Rosetta Stone Language Software

Introduction to Pashto

Before beginning the Itty Bitty Pashto Course, there are a few things you should know.

1. Pashto is written with a Persio-Arabic script. The English transliterations here are a mishmash of Rudelson’s in the Lonely Planet Central Asian Phrasebook, Awde’s in the Pashto Dictionary and Phrasebook and my own based on my own way of taking notes from Arabic script. Apologies are offered for any confusion. The main thing you need to know is to really emphasize consonants that are capitalized. While this won’t lead, strictly speaking, to the proper retroflex consonants (which is what they represent), it should approximate them acceptably.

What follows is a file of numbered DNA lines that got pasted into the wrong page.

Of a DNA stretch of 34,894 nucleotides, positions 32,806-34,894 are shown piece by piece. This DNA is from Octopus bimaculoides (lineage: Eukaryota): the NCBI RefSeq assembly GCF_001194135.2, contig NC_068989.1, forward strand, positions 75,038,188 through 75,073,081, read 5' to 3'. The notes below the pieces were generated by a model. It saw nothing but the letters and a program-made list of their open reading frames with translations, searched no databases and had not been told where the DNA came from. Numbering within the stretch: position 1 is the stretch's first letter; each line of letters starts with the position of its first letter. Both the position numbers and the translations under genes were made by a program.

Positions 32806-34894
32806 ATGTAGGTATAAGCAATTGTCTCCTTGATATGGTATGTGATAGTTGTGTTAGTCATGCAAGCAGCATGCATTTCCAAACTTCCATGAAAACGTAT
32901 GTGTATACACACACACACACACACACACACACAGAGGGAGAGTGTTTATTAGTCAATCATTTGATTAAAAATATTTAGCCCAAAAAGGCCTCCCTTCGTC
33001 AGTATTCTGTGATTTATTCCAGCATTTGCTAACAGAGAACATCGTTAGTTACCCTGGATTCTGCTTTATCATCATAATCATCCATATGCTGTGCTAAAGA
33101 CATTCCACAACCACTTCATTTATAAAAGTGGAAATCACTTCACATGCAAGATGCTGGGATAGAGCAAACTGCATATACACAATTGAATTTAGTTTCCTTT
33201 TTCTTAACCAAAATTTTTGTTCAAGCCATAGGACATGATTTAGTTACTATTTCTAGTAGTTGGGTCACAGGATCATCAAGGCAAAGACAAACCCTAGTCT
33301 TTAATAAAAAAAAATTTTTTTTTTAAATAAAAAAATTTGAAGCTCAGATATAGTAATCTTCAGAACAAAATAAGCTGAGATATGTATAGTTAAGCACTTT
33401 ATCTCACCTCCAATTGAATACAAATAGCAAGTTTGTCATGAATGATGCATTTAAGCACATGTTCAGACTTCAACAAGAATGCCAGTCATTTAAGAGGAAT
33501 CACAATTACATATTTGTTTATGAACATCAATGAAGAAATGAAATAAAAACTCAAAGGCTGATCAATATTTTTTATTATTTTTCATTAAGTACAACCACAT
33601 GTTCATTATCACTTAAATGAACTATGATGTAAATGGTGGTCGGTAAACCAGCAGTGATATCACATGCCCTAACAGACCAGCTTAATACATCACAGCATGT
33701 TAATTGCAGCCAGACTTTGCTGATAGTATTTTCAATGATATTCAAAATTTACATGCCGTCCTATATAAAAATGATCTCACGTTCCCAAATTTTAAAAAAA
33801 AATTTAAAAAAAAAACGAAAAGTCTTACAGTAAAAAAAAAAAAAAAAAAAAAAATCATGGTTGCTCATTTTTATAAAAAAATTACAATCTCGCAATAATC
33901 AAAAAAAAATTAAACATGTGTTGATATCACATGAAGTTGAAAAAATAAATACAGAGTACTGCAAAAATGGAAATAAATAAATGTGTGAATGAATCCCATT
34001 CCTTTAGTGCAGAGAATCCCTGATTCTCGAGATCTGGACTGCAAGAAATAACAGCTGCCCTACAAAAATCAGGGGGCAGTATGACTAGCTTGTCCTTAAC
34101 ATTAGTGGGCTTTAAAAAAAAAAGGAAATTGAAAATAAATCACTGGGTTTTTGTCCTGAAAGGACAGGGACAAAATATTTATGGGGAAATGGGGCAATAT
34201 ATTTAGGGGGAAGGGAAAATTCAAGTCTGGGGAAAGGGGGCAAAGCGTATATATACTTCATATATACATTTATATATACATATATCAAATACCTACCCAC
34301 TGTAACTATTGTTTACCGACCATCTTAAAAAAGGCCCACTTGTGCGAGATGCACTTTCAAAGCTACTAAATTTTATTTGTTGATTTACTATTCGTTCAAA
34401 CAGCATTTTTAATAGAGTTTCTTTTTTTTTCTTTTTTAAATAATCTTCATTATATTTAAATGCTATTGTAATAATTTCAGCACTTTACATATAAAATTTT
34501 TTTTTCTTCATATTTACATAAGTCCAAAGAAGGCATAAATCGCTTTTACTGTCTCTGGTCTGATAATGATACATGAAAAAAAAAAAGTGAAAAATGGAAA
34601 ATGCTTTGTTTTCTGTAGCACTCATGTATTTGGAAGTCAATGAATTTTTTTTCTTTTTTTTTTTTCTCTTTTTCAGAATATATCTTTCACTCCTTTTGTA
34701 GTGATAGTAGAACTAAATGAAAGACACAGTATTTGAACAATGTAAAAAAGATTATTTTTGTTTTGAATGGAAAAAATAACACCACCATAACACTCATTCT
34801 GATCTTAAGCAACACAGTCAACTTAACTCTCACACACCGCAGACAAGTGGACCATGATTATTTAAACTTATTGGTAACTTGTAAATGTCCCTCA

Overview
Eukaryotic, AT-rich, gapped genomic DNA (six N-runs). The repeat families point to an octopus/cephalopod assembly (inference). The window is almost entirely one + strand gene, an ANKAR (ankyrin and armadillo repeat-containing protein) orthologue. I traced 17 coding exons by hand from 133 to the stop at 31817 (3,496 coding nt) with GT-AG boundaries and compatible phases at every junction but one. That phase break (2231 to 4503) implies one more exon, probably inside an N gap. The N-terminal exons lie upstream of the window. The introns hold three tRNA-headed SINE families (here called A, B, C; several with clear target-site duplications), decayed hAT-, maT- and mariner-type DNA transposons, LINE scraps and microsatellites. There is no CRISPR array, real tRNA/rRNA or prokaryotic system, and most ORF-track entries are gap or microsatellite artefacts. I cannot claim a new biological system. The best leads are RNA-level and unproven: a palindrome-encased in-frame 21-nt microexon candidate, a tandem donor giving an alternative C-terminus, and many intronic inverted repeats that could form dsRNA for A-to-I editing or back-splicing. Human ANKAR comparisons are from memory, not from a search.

2. Pashto is from the same source as Persian and has a lot of vocabulary in common with it. Ironically, a lot of that vocabulary is Turkish, including the words for “Please” and “Thank you.” There’s also a fair amount of Arabic vocabulary, including the word for “Hello.” (The word for “Thank you,” though Turkish, is probably also ultimately Arabic, derived from “shukran”.)
3. There are one or two grammatical points that may make the Pashto here make more sense. First of all, “dë” in front of a word means it’s possessive: “dë basano haDa” means “of the bus – station,” i.e. “the bus’s station.” “ná/në” mean “un/not” so: “zë khwaSH në yëm” = “I happy not am” while “zë nákhwaSH yëm” = “I not-happy (unhappy) am.”